Looking for Traction

Why Ozempic Gets More Traction Than Wegovy

Insights surface when we take the time to listen to people living with obesity. Yesterday, Ro and the Obesity Action Coalition released results from a study of the thoughts and feelings people are having about obesity, weight loss, and the new GLP-1 medicines. There’s a lot to think about in these results – about motivations for seeking weight loss and obesity care, expectations, and stigma. But one thing stands out to us. The awareness of these new meds is quite high, and Ozempic is getting way more traction than Wegovy in the context of obesity.

This might seem odd. Ozempic is the brand of semaglutide that Novo Nordisk packages, labels, and sells for diabetes – not for obesity. Wegovy is their brand of the same drug labeled and sold for obesity. So why is Ozempic, not Wegovy, getting all the traction?

Ozempic Five to One

Overall, a bit more than two-thirds (68%) of people with obesity had heard of at least one of these GLP-1 medicines. People were five times more likely to have heard of Ozempic than Wegovy (48% vs 10%). Mostly, they say they hear about it on TV (56% of respondents), with healthcare professionals coming in second (24%). Though social media gets a lot of credit for generating the buzz, it comes in third (18%).

Money and Familiarity

After months of headlines about these medicines, these results are not really surprising. Ozempic is the brand that gets more mentions. It’s been in advertising on TV and elsewhere for almost five years – long before the Wegovy brand even launched. So the brand was already familiar.

Also important is the money factor. This works in two ways. First the list price of semaglutide under the brand name of Ozempic is quite a bit lower than it is for the same drug branded as Wegovy. True, the highest dose of Ozempic is 2.0 mg weekly, while the standard dose for Wegovy is 2.4 mg weekly. But the price difference is much more than the difference in dosing.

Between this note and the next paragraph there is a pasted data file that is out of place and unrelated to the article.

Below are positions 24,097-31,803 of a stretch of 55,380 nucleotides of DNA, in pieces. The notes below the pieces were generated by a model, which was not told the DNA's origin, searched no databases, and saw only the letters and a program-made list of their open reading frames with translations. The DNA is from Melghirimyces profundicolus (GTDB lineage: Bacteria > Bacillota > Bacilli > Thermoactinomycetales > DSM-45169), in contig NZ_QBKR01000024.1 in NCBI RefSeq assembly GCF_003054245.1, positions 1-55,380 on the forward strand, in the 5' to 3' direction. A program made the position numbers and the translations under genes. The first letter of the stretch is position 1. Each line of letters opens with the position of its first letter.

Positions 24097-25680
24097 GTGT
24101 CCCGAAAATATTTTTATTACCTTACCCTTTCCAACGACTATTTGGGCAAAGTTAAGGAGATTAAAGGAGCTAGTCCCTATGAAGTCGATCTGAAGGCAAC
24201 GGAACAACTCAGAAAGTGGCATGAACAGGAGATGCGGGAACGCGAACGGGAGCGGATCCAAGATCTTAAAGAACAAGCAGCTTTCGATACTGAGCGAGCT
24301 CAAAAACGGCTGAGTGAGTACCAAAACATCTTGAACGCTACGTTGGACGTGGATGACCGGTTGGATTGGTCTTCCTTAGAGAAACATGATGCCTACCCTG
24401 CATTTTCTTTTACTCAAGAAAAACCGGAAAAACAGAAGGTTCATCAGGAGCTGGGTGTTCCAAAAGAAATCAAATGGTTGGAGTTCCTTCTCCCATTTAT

The other part of the money factor is health insurance. Most often it will cover diabetes meds, but coverage for obesity medicines is quite unpredictable at best. Plus to persuade pharmacy benefit managers (PBMs) to put a new drug on their formularies, it helps to have a higher price and offer bigger rebates to pad the PBM profit margins. Confusing? Yes, but this reflects the sorry state of drug pricing in the U.S.

Drawing an Artificial Line That Doesn’t Work

There’s much more to read in the results from this new research on the views of people living with obesity. We encourage you to read all of it.

But one thing is clear to us. The artificial lines we try to draw between obesity and other health conditions like diabetes simply don’t work. Most of the people who want help with losing weight – two thirds – want to improve their health. Yes, appearance concerns are real, but they are secondary to health.

So setting up a separate brand for an obesity indication really doesn’t make much sense. Given such poor brand awareness in the midst of a firestorm of popular interest, it certainly seems like a weak marketing tactic.

Click here and here for more on the new survey research. For further perspective on separate branding for obesity, click here.

Looking for Traction, photograph by Ted Kyle / ConscienHealth

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April 27, 2023

3 Responses to “Why Ozempic Gets More Traction Than Wegovy”

  1. April 27, 2023 at 8:51 am, Rohan Dhurandhar said:

    Insightful thoughts, Ted!

    Since we are talking brand recognition, I wonder if it could also be the name of the drug? To me, Ozempic is easier to pronounce, recall, and spell. With its harder consonants, that’s not surprising.

  2. April 27, 2023 at 9:23 am, Claire Elizabeth Reach said:

    Hi, must wondering where this stat comes from?
    ‘Most of the people who want help with losing weight – two thirds – want to improve their health. Yes, appearance concerns are real, but they are secondary to health.’

    • April 27, 2023 at 3:09 pm, Ted said:

      You can find the numbers here.